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the potential changes in routings due to the conflict in Syria and, most recently, by the closure of Crimean airspace which has led to re-routings particularly of some Middle-Eastern flows,” says Joe Sultana, Director Network Manager. Out of the five busiest European States, the forecast for Germany has been revised downwards compared to the September forecast. It is now expected to see no growth (0%, ±1.3 pp) in 2014. This can be explained by a complex mix of influencing factors – economic growth recovery coupled with recent declining trends in all flows and stagnation in the low-cost market share. France, still showing a weak economic outlook for 2014, has seen its traffic forecast revised downwards to 1.5% (±1.2 pp). Flight forecast for UK has also been slightly revised downwards compared to September to a growth of 0.8% (±1.1 pp) in 2014. UK arrival/departures flow is now expected to grow faster while over-flight and internal forecasts have been revised downwards. Lastly, forecast flight growth in Italy remains unchanged for 2014 to 0.8% (±1.3 pp). For the longer term, the new EUROCONTROL Seven-Year Forecast of Flight Movements and Service Units 2014 – 2020 is for 11.2 million IFR flights (± 0.9 million) in the EUROCONTROL Statistical Reference Area (ESRA) in 2020, 19% more than in 2013. Since the previous forecast was finalised in September 2013, the economic outlook in Europe appears to have slightly improved in the first years, but not consistently. Some States continue to look fragile. If slight growth is expected for this summer, specific local events have changed the forecasts locally in 2014. At a European level, the traffic forecasts remain mostly unchanged: a moderate growth of 1.2% (±1.2 pp) for 2014 and more steady growth of 2.7% (±1 pp) for 2015. Within the overall average expected flight growth of 2.6% per year (low 1.2% to 3.7% high) in ESRA during RP2 (2015-2019), widely-differing rates of growth across the Member States continue to be observed, driven by different patterns of economic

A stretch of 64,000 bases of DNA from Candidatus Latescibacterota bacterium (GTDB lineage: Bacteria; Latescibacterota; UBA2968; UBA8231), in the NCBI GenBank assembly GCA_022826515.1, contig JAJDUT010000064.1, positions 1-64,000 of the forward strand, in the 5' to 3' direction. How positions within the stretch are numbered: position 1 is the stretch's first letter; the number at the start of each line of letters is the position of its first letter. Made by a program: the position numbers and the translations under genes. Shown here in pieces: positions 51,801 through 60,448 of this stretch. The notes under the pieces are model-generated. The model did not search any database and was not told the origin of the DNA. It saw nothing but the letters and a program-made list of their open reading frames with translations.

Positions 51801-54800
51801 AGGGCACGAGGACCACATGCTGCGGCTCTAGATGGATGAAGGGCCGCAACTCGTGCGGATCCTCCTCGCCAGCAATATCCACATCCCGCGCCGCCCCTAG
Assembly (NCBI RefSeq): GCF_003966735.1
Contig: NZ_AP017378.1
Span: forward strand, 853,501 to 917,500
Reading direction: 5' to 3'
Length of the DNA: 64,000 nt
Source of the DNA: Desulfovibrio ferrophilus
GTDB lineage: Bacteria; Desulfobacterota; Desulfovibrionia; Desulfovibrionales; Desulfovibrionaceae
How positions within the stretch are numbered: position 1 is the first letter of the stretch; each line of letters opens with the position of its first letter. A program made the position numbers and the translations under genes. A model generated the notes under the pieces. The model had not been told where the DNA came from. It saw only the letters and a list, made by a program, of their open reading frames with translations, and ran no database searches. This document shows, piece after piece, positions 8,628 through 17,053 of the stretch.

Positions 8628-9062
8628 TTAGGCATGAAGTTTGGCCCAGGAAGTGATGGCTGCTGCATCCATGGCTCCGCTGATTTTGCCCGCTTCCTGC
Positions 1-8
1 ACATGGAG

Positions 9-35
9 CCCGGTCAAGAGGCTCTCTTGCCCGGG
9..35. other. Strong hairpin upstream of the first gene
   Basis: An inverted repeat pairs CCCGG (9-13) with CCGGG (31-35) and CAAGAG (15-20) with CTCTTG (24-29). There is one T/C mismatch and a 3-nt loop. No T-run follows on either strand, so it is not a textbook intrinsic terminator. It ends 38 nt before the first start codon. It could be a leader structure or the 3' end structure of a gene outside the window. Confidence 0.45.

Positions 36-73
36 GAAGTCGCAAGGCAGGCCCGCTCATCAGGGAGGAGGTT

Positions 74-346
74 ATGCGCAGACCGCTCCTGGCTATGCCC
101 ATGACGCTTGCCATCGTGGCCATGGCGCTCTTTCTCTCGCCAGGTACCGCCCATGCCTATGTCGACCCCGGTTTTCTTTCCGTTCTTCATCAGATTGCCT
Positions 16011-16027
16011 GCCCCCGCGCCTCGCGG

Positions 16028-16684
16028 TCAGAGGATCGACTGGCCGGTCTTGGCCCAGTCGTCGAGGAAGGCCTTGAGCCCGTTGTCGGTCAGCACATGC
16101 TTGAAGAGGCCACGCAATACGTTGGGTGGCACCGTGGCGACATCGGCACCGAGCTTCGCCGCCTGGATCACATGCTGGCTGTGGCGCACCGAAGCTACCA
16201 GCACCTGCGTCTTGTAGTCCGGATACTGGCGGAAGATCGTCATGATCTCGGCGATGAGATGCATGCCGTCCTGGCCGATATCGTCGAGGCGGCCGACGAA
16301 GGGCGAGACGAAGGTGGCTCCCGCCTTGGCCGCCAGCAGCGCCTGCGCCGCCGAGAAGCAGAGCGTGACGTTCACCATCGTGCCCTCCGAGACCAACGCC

growth, tourism demand and changes in route-choice, as a result of the civil war in Syria and the crisis in the Ukraine, for example. After 2015, traffic growth in Europe stabilises at around 2.6% increase per year, showing higher rates in 2016 and 2020, but these are due to the extra growth from the leap-year effect. In fact, when comparing average daily traffic growth rates, the growth rate of 2.7% per year in the 2015-2017 horizon will slow down in 2018 (+2.2%) due to the lack of capacity in the European network as a result of airport capacity constraints. However, the new airport in Istanbul, to open in 2019, will partially lift the constraints and growth rates will accelerate averaging at rates of 2.8% in the 2019-2020 horizon (after removing the 2020 leap-year effect). Growth is not uniform across Europe. While the growth (in percentage terms) is much weaker in the more mature markets of Western Europe, it is still the busiest States (France, Germany followed by Italy, Spain and UK) which will see the greatest number of extra flights per day. Turkey will both see the fastest growth rates (6.9% as average annual growth rate over the seven years) and the highest number of extra flights per day (1,800 additional flights per day in 2020), being the biggest contributor to the growth in Europe. The Danube Functional Airspace Block (FAB) is expected to have the highest